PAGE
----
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Identifying main adaptation concerns and setting a strategic direction

2.6 Identifying main adaptation concerns and setting a strategic direction

The strategic direction should be defined in terms of what is intended to be achieved and what the targets and objectives are (short-term by the 2030s, medium-term by the 2050s, long-term by the 2080/2100s), based on climate change, socio-economic development and other non-climatic factors.

Main concerns may be impacts and risks that:

  • are faced already today;
  • will increase due to climate change;
  • will affect systems with long life span or key infrastructure (e.g. transport infrastructure and built environment);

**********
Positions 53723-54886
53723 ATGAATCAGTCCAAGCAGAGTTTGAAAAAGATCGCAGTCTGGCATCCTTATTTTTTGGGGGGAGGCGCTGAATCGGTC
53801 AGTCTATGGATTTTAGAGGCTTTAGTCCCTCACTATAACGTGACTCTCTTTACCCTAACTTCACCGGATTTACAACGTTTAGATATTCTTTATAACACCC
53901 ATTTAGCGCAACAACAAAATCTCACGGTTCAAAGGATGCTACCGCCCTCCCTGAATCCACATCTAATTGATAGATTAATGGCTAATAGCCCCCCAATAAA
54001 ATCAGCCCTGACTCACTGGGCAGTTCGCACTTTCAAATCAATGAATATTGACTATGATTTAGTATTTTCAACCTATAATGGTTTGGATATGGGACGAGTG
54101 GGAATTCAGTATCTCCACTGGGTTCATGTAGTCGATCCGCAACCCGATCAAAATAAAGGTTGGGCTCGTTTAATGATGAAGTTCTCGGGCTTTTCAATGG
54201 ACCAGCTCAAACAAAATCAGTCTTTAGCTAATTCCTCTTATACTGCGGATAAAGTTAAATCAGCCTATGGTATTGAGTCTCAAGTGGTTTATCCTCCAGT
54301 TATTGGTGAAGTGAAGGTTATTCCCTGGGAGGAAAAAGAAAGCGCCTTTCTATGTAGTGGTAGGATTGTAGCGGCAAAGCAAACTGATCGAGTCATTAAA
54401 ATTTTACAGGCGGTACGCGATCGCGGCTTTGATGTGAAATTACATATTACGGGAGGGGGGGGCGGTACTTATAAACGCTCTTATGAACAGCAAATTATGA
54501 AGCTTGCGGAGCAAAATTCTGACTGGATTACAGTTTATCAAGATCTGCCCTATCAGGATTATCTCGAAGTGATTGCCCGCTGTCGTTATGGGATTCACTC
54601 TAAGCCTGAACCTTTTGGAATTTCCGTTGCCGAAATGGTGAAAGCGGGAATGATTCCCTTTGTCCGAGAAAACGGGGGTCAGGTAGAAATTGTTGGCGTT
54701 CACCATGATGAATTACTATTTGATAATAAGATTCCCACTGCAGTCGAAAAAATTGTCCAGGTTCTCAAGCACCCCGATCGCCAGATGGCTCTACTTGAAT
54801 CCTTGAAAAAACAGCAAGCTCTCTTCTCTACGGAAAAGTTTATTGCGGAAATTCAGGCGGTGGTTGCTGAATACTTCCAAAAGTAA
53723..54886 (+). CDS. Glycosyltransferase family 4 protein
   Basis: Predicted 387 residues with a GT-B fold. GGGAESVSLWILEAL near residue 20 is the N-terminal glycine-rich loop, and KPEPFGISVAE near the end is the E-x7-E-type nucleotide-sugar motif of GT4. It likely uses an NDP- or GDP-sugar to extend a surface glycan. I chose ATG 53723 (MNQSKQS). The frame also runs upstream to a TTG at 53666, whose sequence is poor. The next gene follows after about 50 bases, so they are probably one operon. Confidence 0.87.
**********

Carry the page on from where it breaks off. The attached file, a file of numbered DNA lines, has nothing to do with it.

• will affect systems irreversibly;
  • will increase due to additional non-climate drivers (e.g. problems with health issues will increase due to climate change and the growing group of vulnerable elderly).

Decision-makers are faced with the task to translate the science of future climate change impacts to set policy goals and plans based on their capacities and contexts. However, there is a lack of support tools that translate the preferences and constraints of stakeholders to assess the viability of goals and strategies for adaptation planning. The use of models is useful for posteriori, exploratory decision-making support purposes. Models can conduct different computational experiments to simulate how the various uncertainties might formulate and can help to select the strategic direction to be taken.